That’s an intimate lesson Sabbadini is trying to impart to his family here in the U.S. His two daughters have a “fairy garden” in which they plant vegetables and edible flowers. His youngest daughter attends the Waldorf School in Niwot, which Sabbadini says “is a big sacrifice for me,” but he says it’s important for kids to, say, bake bread and eat it warm with butter, and then to spend three or four hours outside as they do at the school.

Though we may not have the natural abundance of produce as Friuli, nor the historic culture to support a bartering system, nor the educational system to foster that care of food, Sabbadini believes we can remedy those issues with our food culture if we start young — and if adults who truly value this way of living commit to sacrifices; if they, say, cut their gym visit 10 minutes short or leave work on time.

“Sometimes I have to stop [working] and say, ‘I’m home for dinner tonight. We eat all together.’ Even if I cook all day long,” Sabbadini says. “Then we’re sitting down, which I try to teach my daughters is important. Right now they’re small and it’s a good way to learn. Like, ‘No, we’re sitting down, we’re closing the computer, sitting down.’”

Sabbadini is also trying to bring those values directly to the food scene in Boulder County. He works with local producers to procure meat of the quality his family could obtain in Italy — from Clint Buckner of Boulder Lamb, for instance. Hosting farm dinners enables Sabbadini to use first-cut vegetables and expose hundreds of diners every year to the difference between farm-fresh produce and store-brought produce. His butchery classes give students tools to break down pigs, lambs, chickens and produce sausage — artisanal skills that otherwise would be lost, he says.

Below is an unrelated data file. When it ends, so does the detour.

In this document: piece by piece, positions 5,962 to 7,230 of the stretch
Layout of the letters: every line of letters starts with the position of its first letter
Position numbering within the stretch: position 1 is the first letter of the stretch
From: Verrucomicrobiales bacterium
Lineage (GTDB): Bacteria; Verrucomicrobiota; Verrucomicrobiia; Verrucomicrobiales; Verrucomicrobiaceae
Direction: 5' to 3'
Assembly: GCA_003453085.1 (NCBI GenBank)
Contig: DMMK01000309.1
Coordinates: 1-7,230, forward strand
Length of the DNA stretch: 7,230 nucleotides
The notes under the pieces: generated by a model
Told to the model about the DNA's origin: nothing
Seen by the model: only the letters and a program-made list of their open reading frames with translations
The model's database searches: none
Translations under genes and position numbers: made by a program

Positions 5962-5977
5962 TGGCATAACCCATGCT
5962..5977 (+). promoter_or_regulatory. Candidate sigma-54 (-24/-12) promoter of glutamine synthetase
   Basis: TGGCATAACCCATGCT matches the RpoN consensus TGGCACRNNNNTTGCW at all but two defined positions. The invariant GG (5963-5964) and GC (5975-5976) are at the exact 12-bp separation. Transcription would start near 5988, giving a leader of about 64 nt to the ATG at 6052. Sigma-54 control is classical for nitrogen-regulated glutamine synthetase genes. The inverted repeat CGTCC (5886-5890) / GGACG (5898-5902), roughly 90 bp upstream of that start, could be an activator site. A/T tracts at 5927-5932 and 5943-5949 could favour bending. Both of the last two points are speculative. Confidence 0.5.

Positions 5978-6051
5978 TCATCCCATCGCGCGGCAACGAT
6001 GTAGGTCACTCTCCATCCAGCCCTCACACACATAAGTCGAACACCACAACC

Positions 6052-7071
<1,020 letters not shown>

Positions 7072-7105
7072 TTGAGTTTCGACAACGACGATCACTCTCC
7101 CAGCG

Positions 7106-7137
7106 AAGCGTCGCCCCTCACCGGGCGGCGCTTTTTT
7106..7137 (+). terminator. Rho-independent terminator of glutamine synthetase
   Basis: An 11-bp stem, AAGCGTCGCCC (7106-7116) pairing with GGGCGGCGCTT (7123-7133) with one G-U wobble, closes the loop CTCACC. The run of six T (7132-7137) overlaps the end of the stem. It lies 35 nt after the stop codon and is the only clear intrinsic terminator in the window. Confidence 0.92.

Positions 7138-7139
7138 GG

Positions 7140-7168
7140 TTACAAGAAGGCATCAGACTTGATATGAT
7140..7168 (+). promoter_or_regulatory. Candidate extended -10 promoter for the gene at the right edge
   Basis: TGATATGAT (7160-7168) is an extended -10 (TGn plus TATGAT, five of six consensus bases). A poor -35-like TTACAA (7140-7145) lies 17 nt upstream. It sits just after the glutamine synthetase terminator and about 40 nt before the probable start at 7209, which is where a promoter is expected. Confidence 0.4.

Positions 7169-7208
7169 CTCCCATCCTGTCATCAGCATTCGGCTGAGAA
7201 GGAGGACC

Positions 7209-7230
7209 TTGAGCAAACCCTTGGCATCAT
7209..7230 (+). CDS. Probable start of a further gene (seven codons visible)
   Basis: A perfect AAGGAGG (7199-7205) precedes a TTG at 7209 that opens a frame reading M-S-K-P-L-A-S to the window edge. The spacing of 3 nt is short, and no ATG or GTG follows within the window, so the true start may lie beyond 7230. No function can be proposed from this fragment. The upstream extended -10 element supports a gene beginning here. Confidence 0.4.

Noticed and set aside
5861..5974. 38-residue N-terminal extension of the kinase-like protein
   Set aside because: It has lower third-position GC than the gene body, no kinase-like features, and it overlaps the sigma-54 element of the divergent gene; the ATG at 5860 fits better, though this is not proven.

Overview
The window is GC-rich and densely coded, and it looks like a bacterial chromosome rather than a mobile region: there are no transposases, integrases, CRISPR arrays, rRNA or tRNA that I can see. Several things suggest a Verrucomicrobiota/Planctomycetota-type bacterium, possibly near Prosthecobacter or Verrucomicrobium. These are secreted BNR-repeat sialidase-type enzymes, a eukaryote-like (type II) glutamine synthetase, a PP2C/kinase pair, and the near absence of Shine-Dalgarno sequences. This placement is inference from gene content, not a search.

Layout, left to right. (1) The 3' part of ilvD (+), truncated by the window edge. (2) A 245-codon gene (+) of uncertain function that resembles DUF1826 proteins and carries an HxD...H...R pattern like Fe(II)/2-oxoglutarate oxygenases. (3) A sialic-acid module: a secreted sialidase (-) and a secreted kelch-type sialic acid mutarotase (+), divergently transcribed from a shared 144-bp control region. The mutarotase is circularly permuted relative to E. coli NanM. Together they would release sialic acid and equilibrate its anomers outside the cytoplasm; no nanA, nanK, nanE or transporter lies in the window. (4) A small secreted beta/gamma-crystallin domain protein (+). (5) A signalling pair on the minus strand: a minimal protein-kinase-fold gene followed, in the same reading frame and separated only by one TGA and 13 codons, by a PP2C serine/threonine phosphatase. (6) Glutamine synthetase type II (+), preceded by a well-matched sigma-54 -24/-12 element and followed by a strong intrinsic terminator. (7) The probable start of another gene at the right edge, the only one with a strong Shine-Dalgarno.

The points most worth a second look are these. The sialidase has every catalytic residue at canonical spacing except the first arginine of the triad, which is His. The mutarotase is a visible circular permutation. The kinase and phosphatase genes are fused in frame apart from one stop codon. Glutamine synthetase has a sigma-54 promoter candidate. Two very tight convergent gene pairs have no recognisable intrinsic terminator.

For all this talk, the proof is in the risotto, as it were: the food Sabbadini produces is beautiful. Think cubes of fresh melon with charred shishito peppers, mint and a dollop of chèvre; or, blanched asparagus stalks with violet sage blossoms, shaved parmesan and brown butter; or, porchetta-style roast lamb, rolled with herbs and garlic with a crispy fat bark.

Although simple Italian food can make the transition to America, maybe three- or four-hour lunch breaks shared with neighbors and business partners over wine and coffee and grappa may never take hold in the U.S. And though Sabbadini says he’d like his children to experience the Italian way of life, he also recognizes that his former countrymen, too, have gotten caught up in the pursuit of something beyond the simple life, to potentially culture-shocking effects: As Italy and other formerly cash-based European economies turn to credit cards, it’s the country’s artisans and system of local trade that faces the greatest risk.

“We’re trying to copy the American Dream, and they don’t realize it’s not very good, honestly. Yeah, you can have everything you want. You can have a million-dollar house and then you have to pay it and if you don’t pay it, they eat you alive. You are on the street, not even,” he says.

Sabbadini says Italians, though historically risk-averse, tend to follow trends, and the abundance of credit means more people have cars and thus have more access to malls, which are proliferating. Whereas there used to be a local butcher, dairy farmer, baker, druggist, etc., in each village, now Italians are going to superstores.

But if the problem started here in the U.S., maybe the answer is here, too. Sabbadini, along with all the other folks trying to change our culture through food, are keen to find out.    

“I know we need to act,” Sabbadini says. “In my little world, I think I’m acting.”